Let's say that the game is not very narrative driven. There is a setup, and the game experience itself is broken down into two parts. The first where the ship is old and needs constant tuning up and little hotfixes here and there. This would allow the new Super Mario approach where you introduce and reinforce game mechanics on a relatively low stress environment, and around the middle either a battle goes south (if the ship is something like a militar vessel), or it's attacked by pirates or something. Heavy damage is sustained, and after that point all the systems you've managed one or two at a time hit the proverbial fan all at once. You could limit your role in the game to that of the ship's engineer, and substitute tutorials and atmosphere breaking text with worn out manuals and post it notes or something to relay infromation. And either fill those with ALL the needed information to make things work, or take some small Soul-like design choices if you think the player will die-fail a lot trying to figure the small details out and you're okay with this. Things like making the gameover sequence play out fast, make it so they can go back relatively close to where they died, and so on.

    However then, it wouldn't be all that much a typical (or even atypical) puzzle game. Instead it'd be more in the vein of resource management. Except in this case you'd have only so much of something and would be choosing how to allocate it to keep everyone alive and the ship going, instead of finding ways to extract more resource. Pretty much like a more complex Dungeon of the Endless, if you've happened to play that.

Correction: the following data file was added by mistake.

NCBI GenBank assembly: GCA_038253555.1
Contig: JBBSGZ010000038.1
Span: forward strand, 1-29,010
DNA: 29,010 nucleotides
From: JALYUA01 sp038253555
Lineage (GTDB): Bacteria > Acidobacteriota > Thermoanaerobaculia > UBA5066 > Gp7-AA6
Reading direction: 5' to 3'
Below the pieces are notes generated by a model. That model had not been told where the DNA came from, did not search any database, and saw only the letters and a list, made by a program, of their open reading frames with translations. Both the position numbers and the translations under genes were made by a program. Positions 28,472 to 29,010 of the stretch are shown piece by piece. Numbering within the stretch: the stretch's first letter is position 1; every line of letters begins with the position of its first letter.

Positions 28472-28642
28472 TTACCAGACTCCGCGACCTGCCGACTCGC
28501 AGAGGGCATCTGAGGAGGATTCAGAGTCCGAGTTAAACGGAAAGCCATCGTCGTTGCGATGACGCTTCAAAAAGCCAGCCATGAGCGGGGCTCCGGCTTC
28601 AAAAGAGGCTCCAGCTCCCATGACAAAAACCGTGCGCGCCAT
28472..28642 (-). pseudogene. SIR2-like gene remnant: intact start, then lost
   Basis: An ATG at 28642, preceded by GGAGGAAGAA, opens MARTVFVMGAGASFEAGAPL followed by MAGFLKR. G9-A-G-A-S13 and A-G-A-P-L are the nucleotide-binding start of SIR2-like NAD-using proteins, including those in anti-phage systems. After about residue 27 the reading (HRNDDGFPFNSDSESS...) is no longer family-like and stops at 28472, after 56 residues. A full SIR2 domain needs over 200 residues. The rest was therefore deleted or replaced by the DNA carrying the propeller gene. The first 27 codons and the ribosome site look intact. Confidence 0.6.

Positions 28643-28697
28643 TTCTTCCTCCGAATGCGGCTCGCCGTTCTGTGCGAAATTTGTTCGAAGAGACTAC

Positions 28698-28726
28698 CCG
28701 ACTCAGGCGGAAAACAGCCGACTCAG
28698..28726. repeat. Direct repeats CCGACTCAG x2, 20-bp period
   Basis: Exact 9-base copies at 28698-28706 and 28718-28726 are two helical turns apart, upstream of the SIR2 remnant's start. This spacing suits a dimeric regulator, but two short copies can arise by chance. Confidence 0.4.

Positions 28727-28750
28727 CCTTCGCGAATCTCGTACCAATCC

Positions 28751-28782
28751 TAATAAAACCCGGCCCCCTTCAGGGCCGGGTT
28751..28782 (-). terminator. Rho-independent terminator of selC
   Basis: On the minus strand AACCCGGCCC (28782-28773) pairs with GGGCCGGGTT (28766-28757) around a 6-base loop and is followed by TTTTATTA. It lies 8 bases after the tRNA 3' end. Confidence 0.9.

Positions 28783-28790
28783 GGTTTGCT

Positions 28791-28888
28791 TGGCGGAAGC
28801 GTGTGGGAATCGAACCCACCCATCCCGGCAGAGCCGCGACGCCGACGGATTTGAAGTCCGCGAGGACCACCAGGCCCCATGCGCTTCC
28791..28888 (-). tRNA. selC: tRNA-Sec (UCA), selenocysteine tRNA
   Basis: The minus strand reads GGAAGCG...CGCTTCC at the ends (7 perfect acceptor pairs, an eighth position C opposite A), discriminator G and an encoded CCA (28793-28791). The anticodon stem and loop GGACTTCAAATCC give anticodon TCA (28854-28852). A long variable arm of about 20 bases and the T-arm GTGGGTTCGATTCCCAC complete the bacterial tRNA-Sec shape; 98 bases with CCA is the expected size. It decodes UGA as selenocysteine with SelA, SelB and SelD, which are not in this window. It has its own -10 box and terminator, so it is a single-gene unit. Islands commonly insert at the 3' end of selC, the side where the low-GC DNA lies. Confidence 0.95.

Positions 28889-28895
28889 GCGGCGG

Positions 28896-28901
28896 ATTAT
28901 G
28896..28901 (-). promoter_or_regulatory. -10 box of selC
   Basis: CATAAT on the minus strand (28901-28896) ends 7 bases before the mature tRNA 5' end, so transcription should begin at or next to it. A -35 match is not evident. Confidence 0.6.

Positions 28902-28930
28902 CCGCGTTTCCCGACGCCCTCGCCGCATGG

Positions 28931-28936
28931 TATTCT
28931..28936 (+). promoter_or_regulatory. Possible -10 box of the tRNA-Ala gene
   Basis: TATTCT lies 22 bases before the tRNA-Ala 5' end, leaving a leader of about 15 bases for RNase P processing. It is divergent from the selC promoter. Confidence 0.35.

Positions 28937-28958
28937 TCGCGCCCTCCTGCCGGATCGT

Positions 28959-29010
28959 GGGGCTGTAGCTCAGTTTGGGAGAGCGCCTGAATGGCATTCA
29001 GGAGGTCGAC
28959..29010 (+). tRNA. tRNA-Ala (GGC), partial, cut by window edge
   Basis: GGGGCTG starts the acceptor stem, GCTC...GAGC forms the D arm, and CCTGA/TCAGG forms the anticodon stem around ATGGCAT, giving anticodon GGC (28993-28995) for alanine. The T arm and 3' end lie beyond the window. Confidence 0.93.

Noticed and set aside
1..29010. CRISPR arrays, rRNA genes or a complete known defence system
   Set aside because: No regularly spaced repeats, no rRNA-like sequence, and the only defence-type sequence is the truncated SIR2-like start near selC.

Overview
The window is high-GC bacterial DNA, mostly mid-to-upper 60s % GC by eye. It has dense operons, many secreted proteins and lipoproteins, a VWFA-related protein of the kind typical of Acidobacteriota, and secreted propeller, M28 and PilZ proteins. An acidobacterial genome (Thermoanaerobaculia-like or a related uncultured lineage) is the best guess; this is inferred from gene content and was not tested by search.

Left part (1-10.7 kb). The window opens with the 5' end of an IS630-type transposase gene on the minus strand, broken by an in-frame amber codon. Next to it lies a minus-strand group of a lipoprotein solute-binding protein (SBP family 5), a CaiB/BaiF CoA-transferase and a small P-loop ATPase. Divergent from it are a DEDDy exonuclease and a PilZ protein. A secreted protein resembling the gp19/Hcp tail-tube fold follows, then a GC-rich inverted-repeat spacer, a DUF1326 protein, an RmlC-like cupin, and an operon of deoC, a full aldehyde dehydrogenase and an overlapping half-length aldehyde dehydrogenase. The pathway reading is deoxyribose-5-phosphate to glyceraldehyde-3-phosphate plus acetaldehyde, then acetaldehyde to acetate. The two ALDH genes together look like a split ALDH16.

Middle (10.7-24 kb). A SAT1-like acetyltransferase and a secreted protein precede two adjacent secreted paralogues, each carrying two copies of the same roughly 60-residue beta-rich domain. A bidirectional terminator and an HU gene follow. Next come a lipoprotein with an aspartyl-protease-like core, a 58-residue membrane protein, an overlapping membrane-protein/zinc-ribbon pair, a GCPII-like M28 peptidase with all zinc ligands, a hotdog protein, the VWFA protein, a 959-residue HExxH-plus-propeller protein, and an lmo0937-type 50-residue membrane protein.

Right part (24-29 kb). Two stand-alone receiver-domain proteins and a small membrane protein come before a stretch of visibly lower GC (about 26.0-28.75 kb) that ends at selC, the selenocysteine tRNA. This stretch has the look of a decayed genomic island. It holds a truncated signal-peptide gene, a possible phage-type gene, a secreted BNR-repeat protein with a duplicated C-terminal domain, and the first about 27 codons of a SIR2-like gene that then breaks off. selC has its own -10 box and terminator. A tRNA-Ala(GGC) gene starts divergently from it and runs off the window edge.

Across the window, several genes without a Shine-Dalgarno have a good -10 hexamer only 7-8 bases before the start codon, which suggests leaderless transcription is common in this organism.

Edit: I just saw the debate over combat inclusion. Just to clarify, in this pitch I'm providing you wouldn't be fighting yourself. You'd see colored flashes coming through your window to the outside and a couple screenshakes and sound effects, but your gameplay would be limited to managing resources.

    ACTUAL IMPORTANT EDIT: And then I read the rest of the thread. I don't have much of a pitch for this one, however, I'd recommend you try out Her Story if you haven't. Also that you look at ARG games and series like Marble Hornets or This House Has People In It. The former to see how this balance of mystery can be applied to a game (I think it's free on itch.io) and the latter to find out ways you can work around that spoonfed clue/hidden clue balance, since they did so fantastically. IF YOU DON'T HAVE THE TIME to search this up and delve into the concepts, go to Night Mind's channel. His digests on this stuff give a pretty good idea of the methods they used to work with the audience. In fact the guy has covered multiple ARGs that worked well by leading an audience with breadcrumbs.
     
    Last edited: Feb 15, 2017